"Creekside is one solid hole after another, with a few exceptional ones in the mix. The 14th may be the toughest par 4 in the state. 18 is a great gambling finish for all."
A key component of Richard Mandell Golf Architecture's philosophy is creating strategically challenging and player-friendly golf courses. Contrary to many opinions, we achieve this by embracing environmental challenges on all fronts, from a macro-site viewpoint to micro-site aspects as well. These challenges are addressed from the initial routing of the golf course to grow-in. Our basic outlook on these environmental challenges is, "Why eliminate site-specific characteristics of a property just to make it look like another property?" Our design philosophy is predicated on the fact that each property provides the golf course's character. Richard Mandell Golf Architecture allows the character of the land determine the design. We do not let our design determine the character of the land.
During the routing and earthwork design process, Richard Mandell Golf Architecture practices the philosophy of "Minimalist Impact". The strength in all great golf course design is in the initial routing of the golf course. Golf holes are routed high point to high point, thereby preserving natural drainage patterns, promoting positive golf course drainage, and minimizing the need for subsurface drainage. This practice also helps minimize earthwork and, by default, enhances the natural characteristics of the site. A goal of ours is to move less than 250,000 cubic yards of material on each project. We have not yet exceeded this number.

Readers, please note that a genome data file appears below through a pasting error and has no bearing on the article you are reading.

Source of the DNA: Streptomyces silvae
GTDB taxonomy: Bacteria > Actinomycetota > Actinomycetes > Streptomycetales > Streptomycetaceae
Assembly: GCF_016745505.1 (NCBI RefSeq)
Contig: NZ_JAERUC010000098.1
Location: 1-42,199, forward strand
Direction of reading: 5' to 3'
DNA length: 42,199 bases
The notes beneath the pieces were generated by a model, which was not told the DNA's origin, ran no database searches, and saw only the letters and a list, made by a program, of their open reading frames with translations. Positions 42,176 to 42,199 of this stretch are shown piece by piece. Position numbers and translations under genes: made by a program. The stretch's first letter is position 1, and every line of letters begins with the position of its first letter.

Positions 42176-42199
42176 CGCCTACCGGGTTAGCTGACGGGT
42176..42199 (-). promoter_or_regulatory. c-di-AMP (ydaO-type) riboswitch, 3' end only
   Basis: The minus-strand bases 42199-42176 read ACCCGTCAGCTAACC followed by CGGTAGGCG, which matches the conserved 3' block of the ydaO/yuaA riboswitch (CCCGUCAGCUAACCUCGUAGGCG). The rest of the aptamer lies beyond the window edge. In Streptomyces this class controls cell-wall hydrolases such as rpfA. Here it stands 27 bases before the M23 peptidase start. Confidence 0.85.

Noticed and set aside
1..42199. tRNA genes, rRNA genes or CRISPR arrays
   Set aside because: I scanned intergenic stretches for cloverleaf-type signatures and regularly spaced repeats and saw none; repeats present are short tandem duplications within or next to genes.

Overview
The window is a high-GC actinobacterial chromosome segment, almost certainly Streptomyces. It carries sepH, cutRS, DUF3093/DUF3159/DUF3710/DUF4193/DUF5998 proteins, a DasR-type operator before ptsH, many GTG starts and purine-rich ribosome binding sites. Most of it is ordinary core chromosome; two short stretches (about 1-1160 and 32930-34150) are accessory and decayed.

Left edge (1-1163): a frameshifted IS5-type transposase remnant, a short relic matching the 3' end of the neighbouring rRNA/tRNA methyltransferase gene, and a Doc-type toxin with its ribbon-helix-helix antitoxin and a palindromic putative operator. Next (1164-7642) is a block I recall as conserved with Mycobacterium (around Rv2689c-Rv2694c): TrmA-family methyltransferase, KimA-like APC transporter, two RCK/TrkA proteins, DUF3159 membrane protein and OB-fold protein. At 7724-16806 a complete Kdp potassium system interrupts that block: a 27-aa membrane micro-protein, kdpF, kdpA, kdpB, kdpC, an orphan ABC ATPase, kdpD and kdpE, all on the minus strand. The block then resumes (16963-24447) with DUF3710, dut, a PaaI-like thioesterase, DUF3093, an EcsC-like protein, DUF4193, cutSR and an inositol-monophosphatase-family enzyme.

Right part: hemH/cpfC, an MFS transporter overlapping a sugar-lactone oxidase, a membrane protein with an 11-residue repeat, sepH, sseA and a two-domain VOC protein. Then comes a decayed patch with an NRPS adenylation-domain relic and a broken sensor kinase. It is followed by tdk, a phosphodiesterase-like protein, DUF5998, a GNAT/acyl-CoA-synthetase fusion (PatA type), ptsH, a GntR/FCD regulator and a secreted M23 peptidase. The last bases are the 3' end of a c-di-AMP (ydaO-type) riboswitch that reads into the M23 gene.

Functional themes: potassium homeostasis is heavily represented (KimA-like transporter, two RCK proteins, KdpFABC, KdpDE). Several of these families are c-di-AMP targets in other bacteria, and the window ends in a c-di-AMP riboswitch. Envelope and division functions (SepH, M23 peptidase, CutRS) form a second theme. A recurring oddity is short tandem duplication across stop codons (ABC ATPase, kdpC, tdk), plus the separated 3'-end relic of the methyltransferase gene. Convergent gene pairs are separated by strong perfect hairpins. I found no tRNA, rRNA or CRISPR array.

In this macro-design stage, Richard Mandell Golf Architecture will not impact the natural environment just for the sake of design. There are many creative ways to conserve Wetlands, preserve natural habitats, and maintain the integrity of natural waterways. This philosophy is reflected in our high success rate in permitting environmentally-sensitive projects from the Eastern Shore of Maryland's Critical Area to the New York City drinking water reservoir watershed.
All Richard Mandell Golf Architecture projects increase the amount of wetlands during the design process. Created wetlands are an element of our closed stormwater management system in which all runoff is controlled on site and filtered through the proper channels before leaving the property. This system does not dump nutrients directly into off-site water bodies. Created wetlands also provide additional habitat for animals on site.
Richard Mandell Golf Architecture utilizes many small-scale environmental strategies in its golf course designs as well. Minimizing maintained turf areas and implementing no-mow zones and naturalized areas is an effort to ensure that our designs favor efficient management of turf and irrigation. No-mow areas and naturalized areas are coordinated with existing wetland corridors to create additional animal habitat. These areas consist of taller grasses and wildflowers that will take over in an old-field succession and provide further cover for animals. We also try to connect existing animal habitats to create habitat corridors from property edge to property edge.
Richard Mandell Golf Architecture strives to show the world that golf and the environment can exist in a harmonious and symbiotic relationship. This relationship is a strength of Richard Mandell Golf Architecture.